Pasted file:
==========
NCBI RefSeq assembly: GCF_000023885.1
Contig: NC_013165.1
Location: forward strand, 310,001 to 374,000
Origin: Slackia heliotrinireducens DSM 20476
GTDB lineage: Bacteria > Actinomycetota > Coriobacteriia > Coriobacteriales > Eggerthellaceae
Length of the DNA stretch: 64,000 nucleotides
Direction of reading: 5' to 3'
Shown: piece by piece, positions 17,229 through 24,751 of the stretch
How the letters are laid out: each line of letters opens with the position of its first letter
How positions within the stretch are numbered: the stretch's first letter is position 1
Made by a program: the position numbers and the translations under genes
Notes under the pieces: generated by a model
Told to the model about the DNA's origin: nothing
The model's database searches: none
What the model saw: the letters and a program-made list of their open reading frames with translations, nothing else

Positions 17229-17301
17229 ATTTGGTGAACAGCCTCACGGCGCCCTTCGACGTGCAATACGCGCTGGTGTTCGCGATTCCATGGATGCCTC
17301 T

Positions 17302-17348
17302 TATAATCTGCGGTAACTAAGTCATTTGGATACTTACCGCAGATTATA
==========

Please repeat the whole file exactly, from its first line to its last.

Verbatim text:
NCBI RefSeq assembly: GCF_000023885.1
Contig: NC_013165.1
Location: forward strand, 310,001 to 374,000
Origin: Slackia heliotrinireducens DSM 20476
GTDB lineage: Bacteria > Actinomycetota > Coriobacteriia > Coriobacteriales > Eggerthellaceae
Length of the DNA stretch: 64,000 nucleotides
Direction of reading: 5' to 3'
Shown: piece by piece, positions 17,229 through 24,751 of the stretch
How the letters are laid out: each line of letters opens with the position of its first letter
How positions within the stretch are numbered: the stretch's first letter is position 1
Made by a program: the position numbers and the translations under genes
Notes under the pieces: generated by a model
Told to the model about the DNA's origin: nothing
The model's database searches: none
What the model saw: the letters and a program-made list of their open reading frames with translations, nothing else

Positions 17229-17301
17229 ATTTGGTGAACAGCCTCACGGCGCCCTTCGACGTGCAATACGCGCTGGTGTTCGCGATTCCATGGATGCCTC
17301 T

Positions 17302-17348
17302 TATAATCTGCGGTAACTAAGTCATTTGGATACTTACCGCAGATTATA